Thanks to inspiration from OTA I’m joining The Great Discontent #The100DayProject, a celebration of process that encourages everyone to participate in 100 days of making, empowered by the accountability of doing a project alongside others in a very public way. Pictures of these projects are posted daily on Instagram.
I asked myself, at the end of 100 days, what would I like to have amassed? The answer, for me was 100 first drafts. So, I will write and post a 500 word story a day with the hashtag #100DaysOfHorribleStories. Why horrible? Because what can go wrong if I aim for horrible and fail?
BOUNCY CASTLES AND GRADUATION TASSELS
Sitting alone in the hot sun at the graduation ceremony, I clutched my handkerchief ready to wipe away tears. I saw many familiar faces, glistening with tears, not unlike my own.
The seniors were filing in. Some gawky, some graceful, some downright terrified. I’d seen a good share of them drift in and out of my house, friends of my kids, on the journey from child to adult. It was a journey that was fascinating to watch. Especially when they didn’t know you were watching.
It seemed almost effortless, the imperceptible shift when my teenage daughter and her friends went from the aloof waifs who were almost too cool to converse with anyone outside of their immediate circle, to the reckless, sweaty abandon they displayed at parties and gatherings especially those that featured a bouncy castle.
Those dirty, grimy, germ-infested, noisy ubiquitous fixtures at any chili feed, carnival or birthday party. I frankly can’t see the attraction… but they sure could. They jumped and pounced and bounced and slid and flung themselves with such joy, I couldn’t help but smile. But there was a dark side.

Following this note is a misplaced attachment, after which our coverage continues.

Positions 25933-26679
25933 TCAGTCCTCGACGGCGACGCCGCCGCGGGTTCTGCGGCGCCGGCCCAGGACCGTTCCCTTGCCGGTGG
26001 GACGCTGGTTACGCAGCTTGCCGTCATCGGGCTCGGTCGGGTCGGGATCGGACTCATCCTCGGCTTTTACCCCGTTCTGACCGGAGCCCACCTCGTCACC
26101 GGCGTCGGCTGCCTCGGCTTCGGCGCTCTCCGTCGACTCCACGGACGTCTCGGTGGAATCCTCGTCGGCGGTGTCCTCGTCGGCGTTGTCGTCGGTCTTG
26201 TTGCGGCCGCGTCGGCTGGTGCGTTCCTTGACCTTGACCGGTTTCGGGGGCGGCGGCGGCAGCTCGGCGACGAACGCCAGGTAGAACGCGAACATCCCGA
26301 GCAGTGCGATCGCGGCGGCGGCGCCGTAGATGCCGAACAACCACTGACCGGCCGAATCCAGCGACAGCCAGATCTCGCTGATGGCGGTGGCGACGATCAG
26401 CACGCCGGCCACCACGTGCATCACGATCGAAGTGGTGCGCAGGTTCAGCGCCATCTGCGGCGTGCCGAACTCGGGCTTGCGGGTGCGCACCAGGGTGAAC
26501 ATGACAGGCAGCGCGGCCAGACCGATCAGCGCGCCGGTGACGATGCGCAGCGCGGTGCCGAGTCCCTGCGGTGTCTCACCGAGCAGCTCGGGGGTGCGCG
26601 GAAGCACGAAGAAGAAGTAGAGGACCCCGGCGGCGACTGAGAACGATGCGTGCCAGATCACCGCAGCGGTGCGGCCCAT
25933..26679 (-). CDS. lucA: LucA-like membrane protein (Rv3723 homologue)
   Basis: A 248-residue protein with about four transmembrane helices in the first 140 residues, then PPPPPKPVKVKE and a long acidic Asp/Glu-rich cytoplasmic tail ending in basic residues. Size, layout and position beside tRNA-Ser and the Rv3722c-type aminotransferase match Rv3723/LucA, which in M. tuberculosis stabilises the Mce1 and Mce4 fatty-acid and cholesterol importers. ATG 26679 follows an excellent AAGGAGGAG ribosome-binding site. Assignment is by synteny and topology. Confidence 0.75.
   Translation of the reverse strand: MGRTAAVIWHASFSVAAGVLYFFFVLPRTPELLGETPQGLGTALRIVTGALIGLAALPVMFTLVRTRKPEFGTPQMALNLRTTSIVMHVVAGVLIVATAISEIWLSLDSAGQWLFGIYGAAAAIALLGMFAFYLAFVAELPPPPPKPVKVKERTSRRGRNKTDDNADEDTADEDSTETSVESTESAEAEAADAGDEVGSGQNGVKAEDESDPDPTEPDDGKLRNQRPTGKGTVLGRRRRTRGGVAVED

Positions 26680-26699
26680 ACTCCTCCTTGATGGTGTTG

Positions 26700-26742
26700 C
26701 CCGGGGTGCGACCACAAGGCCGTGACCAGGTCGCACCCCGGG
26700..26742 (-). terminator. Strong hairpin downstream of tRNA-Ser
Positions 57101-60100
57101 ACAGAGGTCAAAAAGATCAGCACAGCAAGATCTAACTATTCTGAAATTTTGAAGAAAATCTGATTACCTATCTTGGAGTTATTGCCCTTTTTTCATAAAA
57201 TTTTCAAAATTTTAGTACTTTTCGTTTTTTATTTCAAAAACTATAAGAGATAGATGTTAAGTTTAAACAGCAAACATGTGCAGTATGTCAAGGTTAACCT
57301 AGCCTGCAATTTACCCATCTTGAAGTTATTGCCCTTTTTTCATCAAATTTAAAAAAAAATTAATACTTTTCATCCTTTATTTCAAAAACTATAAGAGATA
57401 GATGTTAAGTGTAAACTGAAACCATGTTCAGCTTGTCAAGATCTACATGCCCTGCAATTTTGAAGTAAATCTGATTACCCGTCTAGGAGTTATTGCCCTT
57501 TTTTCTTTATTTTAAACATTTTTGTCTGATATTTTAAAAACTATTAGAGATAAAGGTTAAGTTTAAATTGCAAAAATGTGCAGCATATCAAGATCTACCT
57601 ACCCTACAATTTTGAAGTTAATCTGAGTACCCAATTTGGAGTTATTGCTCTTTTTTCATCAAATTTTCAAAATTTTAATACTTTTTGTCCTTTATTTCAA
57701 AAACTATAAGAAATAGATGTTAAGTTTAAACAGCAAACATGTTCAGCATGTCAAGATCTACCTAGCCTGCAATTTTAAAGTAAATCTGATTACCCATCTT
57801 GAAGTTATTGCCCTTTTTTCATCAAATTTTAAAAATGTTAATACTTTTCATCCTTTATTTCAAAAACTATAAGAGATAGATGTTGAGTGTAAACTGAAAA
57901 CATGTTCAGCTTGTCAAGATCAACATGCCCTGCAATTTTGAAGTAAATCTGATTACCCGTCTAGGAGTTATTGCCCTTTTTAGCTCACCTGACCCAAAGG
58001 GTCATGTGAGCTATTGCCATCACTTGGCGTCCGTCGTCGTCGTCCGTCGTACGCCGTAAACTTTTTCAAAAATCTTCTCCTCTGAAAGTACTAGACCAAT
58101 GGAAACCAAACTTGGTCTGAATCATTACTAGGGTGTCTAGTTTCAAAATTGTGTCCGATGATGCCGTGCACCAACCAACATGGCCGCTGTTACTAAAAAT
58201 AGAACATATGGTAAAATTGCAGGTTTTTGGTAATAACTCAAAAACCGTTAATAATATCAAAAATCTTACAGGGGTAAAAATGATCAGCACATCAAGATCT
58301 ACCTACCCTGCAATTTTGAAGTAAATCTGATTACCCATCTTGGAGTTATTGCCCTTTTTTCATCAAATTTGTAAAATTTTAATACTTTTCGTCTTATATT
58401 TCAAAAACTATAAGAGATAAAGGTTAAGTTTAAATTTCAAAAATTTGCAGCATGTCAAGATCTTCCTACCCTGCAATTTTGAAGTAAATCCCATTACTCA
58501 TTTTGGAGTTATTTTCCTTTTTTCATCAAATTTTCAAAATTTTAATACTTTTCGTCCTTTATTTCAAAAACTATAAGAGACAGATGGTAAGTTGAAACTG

When it came time to earn some money in their high school years, many kids, mine included, rushed to the seemingly easy employment offer of helping to transport, unfold, blow up, and monitor these giant, jiggling, colorful sweatshops of juvenile entertainment.
Francine didn’t think twice when the offer came quickly following her application to work with bouncy castles in the summer before her senior year. She made a passing comment about the ‘creepy’ employee population, but was excited about making money sitting in the sun and fresh air. That’s why it came as such a surprise when she ended up 150 miles from home at a job that went long into the night.
“Mom,” she said over the phone. “It’s fine. They do this all the time. The company pays for a motel room when the party goes late. I’ll be home in the morning.”
That was the last time I heard her voice.
I clutched my hanky in one hand and accepted the commemorative tassel the school principal gave me after the ceremony with the other, turning to walk home alone in the hot sun.